Today's announcement marks the release of a high level design for future auctions, the first of which is set to be held in late 2022.
"These auctions will specify how much electricity we need, and introduce a competitive process to determine who can meet that need. It's a competition among all eligible resources, and it's the Ontario consumer who benefits through lower costs and a more flexible system better able to respond to changing demand and supply conditions," says IESO President and CEO Peter Gregg.
In the past decade, electricity supply was typically acquired through very prescriptive means with defined targets for specific types of resources such as wind and solar, and secured through 20-year contracts.
While these long-term commitments helped Ontario transform its generation fleet over the last decade, longer term contracts provide limited flexibility in dealing with unexpected changes in the power system.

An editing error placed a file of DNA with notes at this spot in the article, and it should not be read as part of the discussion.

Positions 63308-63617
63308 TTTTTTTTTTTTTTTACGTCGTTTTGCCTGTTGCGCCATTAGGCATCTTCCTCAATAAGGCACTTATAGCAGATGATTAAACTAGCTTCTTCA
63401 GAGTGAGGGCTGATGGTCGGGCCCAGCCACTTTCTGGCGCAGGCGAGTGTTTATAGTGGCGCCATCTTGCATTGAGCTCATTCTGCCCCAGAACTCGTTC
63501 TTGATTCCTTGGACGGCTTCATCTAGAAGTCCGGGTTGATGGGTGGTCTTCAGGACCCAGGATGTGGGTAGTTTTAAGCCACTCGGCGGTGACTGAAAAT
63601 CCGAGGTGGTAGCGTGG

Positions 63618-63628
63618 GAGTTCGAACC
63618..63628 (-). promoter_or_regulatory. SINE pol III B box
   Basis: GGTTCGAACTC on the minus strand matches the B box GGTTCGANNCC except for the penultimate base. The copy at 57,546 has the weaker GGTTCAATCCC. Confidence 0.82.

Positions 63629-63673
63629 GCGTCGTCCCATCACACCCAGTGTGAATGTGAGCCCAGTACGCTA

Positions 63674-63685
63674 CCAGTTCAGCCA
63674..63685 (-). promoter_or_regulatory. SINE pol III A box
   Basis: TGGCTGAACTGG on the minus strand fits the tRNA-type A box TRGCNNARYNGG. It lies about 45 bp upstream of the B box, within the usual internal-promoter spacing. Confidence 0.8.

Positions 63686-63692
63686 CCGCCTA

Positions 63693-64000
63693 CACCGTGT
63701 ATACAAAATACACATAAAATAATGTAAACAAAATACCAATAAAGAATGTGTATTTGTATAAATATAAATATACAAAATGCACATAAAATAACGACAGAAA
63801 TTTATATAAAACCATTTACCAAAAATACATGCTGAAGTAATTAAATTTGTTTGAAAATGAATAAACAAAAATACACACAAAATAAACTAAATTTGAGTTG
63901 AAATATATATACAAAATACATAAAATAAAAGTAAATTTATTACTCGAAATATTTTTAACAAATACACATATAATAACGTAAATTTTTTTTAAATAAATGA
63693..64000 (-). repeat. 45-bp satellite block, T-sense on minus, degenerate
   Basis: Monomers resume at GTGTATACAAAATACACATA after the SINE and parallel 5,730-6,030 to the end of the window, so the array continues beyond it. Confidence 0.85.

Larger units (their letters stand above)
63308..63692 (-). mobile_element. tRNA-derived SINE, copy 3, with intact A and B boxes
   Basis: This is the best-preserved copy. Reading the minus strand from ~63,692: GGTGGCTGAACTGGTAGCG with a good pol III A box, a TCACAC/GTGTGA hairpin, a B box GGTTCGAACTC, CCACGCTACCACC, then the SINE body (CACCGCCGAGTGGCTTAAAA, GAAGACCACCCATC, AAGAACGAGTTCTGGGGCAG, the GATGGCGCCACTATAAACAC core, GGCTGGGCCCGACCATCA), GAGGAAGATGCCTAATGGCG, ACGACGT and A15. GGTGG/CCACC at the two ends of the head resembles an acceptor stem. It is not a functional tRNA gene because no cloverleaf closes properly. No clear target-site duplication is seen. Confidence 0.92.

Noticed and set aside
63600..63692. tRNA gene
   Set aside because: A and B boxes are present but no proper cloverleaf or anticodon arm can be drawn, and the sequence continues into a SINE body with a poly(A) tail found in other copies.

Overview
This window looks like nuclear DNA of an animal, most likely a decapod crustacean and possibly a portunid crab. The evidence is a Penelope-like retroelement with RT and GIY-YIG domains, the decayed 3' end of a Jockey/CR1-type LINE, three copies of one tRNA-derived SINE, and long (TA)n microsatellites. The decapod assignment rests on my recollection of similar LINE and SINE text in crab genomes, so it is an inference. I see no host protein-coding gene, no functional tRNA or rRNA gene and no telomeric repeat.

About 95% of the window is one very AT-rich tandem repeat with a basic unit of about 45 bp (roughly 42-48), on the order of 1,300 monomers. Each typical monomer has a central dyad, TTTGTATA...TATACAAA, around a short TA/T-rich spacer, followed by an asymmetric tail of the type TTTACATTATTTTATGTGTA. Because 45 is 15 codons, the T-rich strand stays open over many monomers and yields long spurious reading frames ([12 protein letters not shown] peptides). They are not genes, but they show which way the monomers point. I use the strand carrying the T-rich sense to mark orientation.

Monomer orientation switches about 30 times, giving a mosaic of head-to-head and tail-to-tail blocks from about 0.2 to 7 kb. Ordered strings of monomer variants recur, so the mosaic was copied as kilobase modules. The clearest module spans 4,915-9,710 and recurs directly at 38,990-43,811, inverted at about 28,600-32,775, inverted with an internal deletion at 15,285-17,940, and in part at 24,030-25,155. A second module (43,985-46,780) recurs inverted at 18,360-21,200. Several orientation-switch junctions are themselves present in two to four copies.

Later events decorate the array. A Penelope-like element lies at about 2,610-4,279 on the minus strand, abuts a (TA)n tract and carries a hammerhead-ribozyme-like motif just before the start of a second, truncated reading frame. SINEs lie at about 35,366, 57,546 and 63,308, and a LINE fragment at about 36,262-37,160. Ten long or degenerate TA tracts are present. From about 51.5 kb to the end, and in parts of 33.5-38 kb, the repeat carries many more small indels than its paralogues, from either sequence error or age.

"Imagine signing a 20-year contract for your cable TV service. In five years' time, prices could be lower, new competitors may have entered the market, or entirely new and innovative platforms and services like Netflix may have emerged. You miss out on opportunities for improvement by being locked-in," says Gregg.
Provincial electricity demand has traditionally fluctuated over time due to factors like economic growth, conservation and the introduction of generating resources on local distribution systems. Technological changes are adding another layer of uncertainty to future demand as electric vehicles, energy storage and low-cost solar panels become more common.
"Our planners do their best to forecast electricity demand, but the truth is there's no such thing as certainty in electricity planning. That's why flexibility is so important. We don't want Ontarians to have to pay for more electricity resources than are needed to ensure a reliable power system that can continue to meet Ontario's needs," says IESO Vice President and COO Leonard Kula.